Plunge in Brazil currency drew cotton attention. Patchy blowing dust expected at Lubbock. U.S. 2016-17 export commitments reached 14.258 million RB, up 5.768 million RB from a year ago.
Cotton futures closed down nine to 93 points across the board Thursday, with spot July losing the most and finishing at a five-session low settlement.
July lost 93 points to settle at 79.24 cents, in the lower quarter of its 179-point range from up 46 points at 80.63 to down 133 points at 78.84 cents. It has shed 6.08 cents the last three days after advancing 8.83 cents on a closing basis the prior three sessions.
December dropped 82 points to close at 73.64 cents, near the low of its 92-point range from 74.47 to 73.55 cents. It finished below lows of the previous two sessions.
A sharply deepening political crisis in Brazil slammed the real currency, hammered soybeans and may have weighed on cotton on the potential for stiffened export competition from the Brazilian fiber crop.
On the weather front, patchy, blowing dust was expected in the Lubbock area of the Texas High Plains Thursday afternoon. A red flag warning for critical fire conditions was issued for the southwestern area because of strong winds, low relative humidity and warm temperatures. A high of 90 degrees was forecast at Lubbock. Persistent winds are taking a toll on topsoil moisture and drying some seedbeds.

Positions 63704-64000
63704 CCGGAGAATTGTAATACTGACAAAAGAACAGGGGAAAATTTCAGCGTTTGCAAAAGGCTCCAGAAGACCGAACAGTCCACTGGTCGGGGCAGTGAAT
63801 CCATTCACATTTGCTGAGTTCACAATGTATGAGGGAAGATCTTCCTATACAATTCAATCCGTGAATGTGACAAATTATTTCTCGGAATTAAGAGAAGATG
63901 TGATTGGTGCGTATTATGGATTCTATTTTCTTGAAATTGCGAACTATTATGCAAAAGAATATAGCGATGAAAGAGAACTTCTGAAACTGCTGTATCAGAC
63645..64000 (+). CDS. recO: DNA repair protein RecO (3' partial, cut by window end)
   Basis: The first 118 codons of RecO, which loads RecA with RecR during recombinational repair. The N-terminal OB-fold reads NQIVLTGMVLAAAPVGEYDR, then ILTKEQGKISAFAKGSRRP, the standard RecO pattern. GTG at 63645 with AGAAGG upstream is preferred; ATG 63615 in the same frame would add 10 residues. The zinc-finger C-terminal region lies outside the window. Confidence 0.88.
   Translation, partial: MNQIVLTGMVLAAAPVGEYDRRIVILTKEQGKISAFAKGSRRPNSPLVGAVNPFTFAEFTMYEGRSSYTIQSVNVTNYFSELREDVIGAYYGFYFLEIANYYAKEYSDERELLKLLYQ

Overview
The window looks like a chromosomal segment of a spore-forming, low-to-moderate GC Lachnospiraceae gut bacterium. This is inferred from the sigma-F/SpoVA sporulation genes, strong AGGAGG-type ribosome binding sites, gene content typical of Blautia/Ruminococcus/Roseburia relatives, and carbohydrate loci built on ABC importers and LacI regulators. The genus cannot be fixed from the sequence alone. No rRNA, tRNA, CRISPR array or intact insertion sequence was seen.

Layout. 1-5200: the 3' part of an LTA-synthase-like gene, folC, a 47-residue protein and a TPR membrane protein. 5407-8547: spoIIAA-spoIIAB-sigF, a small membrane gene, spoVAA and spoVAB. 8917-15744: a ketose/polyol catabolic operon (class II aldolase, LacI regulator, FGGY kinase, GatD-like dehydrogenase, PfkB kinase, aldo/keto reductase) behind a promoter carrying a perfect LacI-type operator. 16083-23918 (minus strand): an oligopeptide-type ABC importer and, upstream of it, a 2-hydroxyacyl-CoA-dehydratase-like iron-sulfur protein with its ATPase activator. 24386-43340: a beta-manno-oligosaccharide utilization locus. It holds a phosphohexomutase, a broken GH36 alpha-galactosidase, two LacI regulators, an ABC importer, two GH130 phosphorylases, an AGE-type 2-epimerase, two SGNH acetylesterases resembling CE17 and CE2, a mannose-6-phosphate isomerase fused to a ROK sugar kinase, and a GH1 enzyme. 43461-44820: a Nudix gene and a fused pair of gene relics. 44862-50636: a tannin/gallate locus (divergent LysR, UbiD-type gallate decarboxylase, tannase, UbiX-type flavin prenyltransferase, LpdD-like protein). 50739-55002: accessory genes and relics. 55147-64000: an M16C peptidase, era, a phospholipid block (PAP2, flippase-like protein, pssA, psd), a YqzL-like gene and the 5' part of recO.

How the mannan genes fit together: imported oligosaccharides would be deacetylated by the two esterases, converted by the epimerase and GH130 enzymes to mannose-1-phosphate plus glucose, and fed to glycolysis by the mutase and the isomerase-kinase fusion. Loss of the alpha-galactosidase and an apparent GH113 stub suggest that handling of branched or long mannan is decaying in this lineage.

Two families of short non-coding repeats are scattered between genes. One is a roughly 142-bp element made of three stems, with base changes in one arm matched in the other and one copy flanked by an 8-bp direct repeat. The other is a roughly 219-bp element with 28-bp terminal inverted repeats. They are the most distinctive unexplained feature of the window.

Volume slowed to an estimated 28,008 lots from 37,519 lots the prior session when spreads accounted for 15,916 lots or 42%, EFP eight lots and EFS eight lots. Options volume declined to 16,285 lots (7,291 calls and 8,994 puts) from 21,906 lots (5,740 calls and 16,166 puts).
Net U.S. all-cotton export sales during the week ended last Thursday of 127,200 running bales for shipment this season, down from 163,900 RB the previous week, brought 2016-17 commitments to 14.258 million RB, USDA’s weekly report showed.
The lead over year-ago commitments narrowed 74,000 RB to 5.768 million RB or 68% and were 101% of the USDA export forecast. A year ago, commitments were 96% of final shipments.
Upland sales of 120,700 RB, which went to 15 countries and were within the range of general expectations, included gross sales of 182,300 RB and increased cancellations 61,600 RB.
All-cotton sales for next season of 170,500 RB, up from 159,900 RB the prior week, boosted 2017-18 commitments to 2.675 million RB. The lead over forward sales a year ago widened 116,000 RB to 1.435 million and were 20% of the USDA export projection, compared with year-ago bookings of 9% of the current 2016-17 shipments estimate.
Shipments of upland and Pima combined remained strong at 399,300 RB, though down from 428,400 RB the previous week. Upland shipments of 388,000 RB, up 9% from the four-week average, went to 26 countries.
Exports for the season rose to 11.075 million RB, 4.61 million RB or 71% ahead of shipments a year ago. Shipments were 79% of the USDA estimate, compared with 73% of final exports at the corresponding point last year.
To achieve the export projection, shipments now need to average roughly 271,800 RB over the 11 weeks remaining in the marketing year.
Futures open interest fell 1,358 lots to 262,853 Wednesday, with July’s down 4,625 lots to 123,609, December’s up 3,102 lots to 119,831 and March’s up 33 lots to 12,783.
Certified stocks grew 2,425 bales to 387,267. There were 3,531 newly certified bales and 1,106 bales decertified. Awaiting review were 6,424 bales, including 1,936 at Galveston and 4,488 at Memphis.